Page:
After hearing me mention that we considered a Subaru Outback as plan B if we couldn’t get a Prius, a Subaru dealer tries to sell me a new car. I don’t seem to be buying it, so he takes me to a special Subaru dealership hidden away in the countryside. The area is surrounded by trees and grass. The buildings are large and low, like aircraft hangars. We walk past lots filled with SUVs.
Yesterday, a server died. Turned out it had bad RAM too. Today, someone deleted 100MB of files from an important database, and I had to do another restore on the System i. This afternoon, it was noticed that some config documents were mysteriously not restored by my previous efforts. After investigation, I discovered that someone had helpfully copy-protected a random assortment of configuration documents. I have no idea why.
Friday was definitely the worst Friday ever. I wandered in to the office with my coffee, and discovered that my main work laptop—an IBM ThinkPad, obviously—had mysteriously powered itself off overnight, instead of merely going to sleep. I booted it, only to get the dreaded Fan error message. (If you’re falling asleep already, skip down to the moral of the story.) A fan error is pretty much the kiss of death for a recent laptop.
User: I can’t do anything right now, my laptop’s broken. Me: Don’t you still have that spare I set up for you? User: That one’s broken as well. Me: Maybe I can get it running again. I know it’s old and the IT people won’t fix it, but it’s better than nothing. User: Well, it’s not really a problem with the software. Me: I’ve got spare RAM and hard drives.
I’ve been happily running Debian on my ThinkPad for over a year, probably the longest time I’ve ever kept a single OS on the thing. Or rather, I had been until Saturday. Saturday is when I decided to update my X.org. I’d had some problems with X.org before. Debian Testing upgraded to X.org 7.0, and it turned out the ATI FireGL T2 drivers in that were broken. So, no fancy new X.
Recently when I’ve searched on Google, I’ve noticed increasing numbers of ads that end with “aff.” For example: RAM Memory Upgrades 100% Compatible Memory for Desktops Laptops & Printers. Free Ship! Aff Gerbil for sale. aff. Check out the deals now! Disturbing Ghost Footage warning: very freaky -aff. All real examples, and the last was the result of searching for “Korean”, believe it or not. Anyway, at first I thought “aff.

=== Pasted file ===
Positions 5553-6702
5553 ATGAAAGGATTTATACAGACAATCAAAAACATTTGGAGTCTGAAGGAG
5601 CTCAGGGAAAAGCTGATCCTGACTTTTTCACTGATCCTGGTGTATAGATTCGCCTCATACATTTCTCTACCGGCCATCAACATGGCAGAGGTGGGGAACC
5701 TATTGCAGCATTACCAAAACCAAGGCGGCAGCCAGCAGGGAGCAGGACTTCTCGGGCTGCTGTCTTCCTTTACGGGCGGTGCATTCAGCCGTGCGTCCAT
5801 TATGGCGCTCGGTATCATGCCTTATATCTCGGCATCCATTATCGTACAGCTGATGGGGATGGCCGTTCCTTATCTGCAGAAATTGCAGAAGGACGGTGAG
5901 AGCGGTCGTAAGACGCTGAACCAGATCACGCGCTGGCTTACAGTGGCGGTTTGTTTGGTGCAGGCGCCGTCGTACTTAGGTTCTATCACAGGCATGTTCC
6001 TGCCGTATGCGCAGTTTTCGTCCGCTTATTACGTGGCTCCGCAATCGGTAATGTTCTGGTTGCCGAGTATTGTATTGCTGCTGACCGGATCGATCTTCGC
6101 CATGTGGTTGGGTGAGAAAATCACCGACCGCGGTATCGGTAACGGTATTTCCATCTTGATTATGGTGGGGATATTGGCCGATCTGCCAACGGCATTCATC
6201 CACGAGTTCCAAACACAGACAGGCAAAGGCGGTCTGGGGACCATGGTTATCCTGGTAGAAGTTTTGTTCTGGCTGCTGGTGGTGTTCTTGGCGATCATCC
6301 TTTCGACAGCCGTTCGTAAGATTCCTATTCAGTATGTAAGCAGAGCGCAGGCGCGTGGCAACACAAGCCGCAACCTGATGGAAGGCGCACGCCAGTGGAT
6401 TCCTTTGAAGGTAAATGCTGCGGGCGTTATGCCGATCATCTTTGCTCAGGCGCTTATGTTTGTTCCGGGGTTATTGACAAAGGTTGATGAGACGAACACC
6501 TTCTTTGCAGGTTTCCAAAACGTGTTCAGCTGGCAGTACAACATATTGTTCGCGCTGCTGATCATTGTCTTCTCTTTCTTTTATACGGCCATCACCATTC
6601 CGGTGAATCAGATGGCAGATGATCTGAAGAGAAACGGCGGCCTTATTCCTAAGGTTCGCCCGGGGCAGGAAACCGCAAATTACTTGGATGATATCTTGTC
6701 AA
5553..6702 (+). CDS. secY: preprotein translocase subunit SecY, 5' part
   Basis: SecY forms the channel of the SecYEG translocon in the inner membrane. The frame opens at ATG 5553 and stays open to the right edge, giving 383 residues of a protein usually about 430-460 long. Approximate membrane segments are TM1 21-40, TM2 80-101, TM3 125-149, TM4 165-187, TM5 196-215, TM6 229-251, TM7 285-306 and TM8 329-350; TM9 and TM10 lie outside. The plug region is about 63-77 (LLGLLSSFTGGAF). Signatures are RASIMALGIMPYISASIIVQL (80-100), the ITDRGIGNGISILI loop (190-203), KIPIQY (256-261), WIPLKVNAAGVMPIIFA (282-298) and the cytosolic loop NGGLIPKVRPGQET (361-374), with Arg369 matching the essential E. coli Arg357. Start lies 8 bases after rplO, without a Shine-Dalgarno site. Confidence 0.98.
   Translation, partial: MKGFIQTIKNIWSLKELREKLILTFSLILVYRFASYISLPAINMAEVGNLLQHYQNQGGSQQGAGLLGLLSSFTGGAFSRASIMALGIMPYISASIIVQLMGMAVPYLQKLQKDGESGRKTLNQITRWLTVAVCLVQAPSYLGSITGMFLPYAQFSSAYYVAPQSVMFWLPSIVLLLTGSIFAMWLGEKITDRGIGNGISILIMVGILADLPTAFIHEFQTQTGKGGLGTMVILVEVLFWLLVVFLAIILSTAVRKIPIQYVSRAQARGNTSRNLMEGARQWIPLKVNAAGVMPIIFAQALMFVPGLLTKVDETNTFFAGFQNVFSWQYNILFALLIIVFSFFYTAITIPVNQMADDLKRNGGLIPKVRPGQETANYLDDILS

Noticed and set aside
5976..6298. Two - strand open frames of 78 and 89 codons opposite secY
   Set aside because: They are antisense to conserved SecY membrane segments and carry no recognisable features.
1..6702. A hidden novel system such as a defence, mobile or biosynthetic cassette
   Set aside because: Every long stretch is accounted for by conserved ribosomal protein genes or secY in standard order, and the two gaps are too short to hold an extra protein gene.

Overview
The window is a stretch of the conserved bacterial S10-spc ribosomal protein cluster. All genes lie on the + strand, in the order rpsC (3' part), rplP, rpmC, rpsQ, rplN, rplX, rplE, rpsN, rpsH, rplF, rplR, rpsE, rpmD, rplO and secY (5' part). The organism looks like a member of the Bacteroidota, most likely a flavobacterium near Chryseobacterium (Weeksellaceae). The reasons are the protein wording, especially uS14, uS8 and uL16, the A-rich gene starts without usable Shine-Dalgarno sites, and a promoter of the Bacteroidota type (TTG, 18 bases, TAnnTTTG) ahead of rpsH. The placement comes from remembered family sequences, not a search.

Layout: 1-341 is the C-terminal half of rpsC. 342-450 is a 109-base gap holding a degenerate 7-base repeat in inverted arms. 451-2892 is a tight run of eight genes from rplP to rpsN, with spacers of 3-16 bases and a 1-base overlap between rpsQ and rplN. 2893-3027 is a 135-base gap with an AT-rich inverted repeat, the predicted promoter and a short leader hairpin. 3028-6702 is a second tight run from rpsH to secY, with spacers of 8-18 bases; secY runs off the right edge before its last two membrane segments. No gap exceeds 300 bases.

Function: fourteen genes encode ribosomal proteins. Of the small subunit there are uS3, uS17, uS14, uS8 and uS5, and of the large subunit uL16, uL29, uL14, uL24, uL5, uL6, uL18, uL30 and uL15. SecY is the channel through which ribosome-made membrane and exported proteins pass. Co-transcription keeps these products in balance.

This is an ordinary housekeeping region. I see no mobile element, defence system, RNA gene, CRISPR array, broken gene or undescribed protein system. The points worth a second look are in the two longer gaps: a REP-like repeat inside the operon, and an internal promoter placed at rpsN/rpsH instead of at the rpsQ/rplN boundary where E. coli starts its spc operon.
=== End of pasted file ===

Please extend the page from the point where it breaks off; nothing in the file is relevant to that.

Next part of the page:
People often wonder if they should turn their computer off, or leave it on but put it into “sleep mode”. I decided to do some analysis a while back, here are the results. If you look up the specs, a Sawtooth Power Mac G4 in deep sleep uses about 4 watts of electricity. In MA you pay $0.04823 per kWh, so it costs 4 / 1000 kW * 24 hours * 365 days * $0.
I got flagged for having failed an automated security scan at work. I explained that the scanner program was wrong, and that I was running anti-virus software. The next month I got flagged again, explained again. This time they said the problem was that I wasn’t running the exact version on the internal download site. I said yes, of course I wasn’t. The version on the download site was over three years old, and caused Windows 2000 instability resulting in BSODs.
Yes! The Shuttle system is working. Mark gets a new computer. The secret turned out to be holding down the Insert key on power up, which is a secret handshake that makes Shuttle systems auto-reconfigure themselves to the installed hardware. So, a nice little Athlon XP 1700+ with 512MB of high-speed DDR Corsair RAM. Should be quite an upgrade from a 600MHz Compaq.
“Ah, cruel fate that hath boned me so. Ask not for whom the bone bones, it bones for thee.” —Bender, “Futurama” So I have a non-working Shuttle PC. No video output at all, but it flashes the lights in the usual way as if testing the IDE devices in turn. I’m guessing bad motherboard or bad RAM. Bleagh.